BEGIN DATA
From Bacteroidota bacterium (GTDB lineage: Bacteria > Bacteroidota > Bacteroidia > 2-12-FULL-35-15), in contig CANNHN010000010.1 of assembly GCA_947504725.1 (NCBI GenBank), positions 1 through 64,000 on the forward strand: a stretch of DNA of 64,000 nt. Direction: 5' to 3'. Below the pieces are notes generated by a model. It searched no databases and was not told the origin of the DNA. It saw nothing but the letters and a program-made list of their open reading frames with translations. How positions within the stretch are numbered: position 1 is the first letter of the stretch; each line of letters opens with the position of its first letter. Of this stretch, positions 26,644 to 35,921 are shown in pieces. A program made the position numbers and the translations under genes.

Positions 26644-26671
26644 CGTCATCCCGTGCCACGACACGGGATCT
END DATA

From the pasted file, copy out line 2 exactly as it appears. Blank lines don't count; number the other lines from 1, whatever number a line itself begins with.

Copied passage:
Positions 26644-26671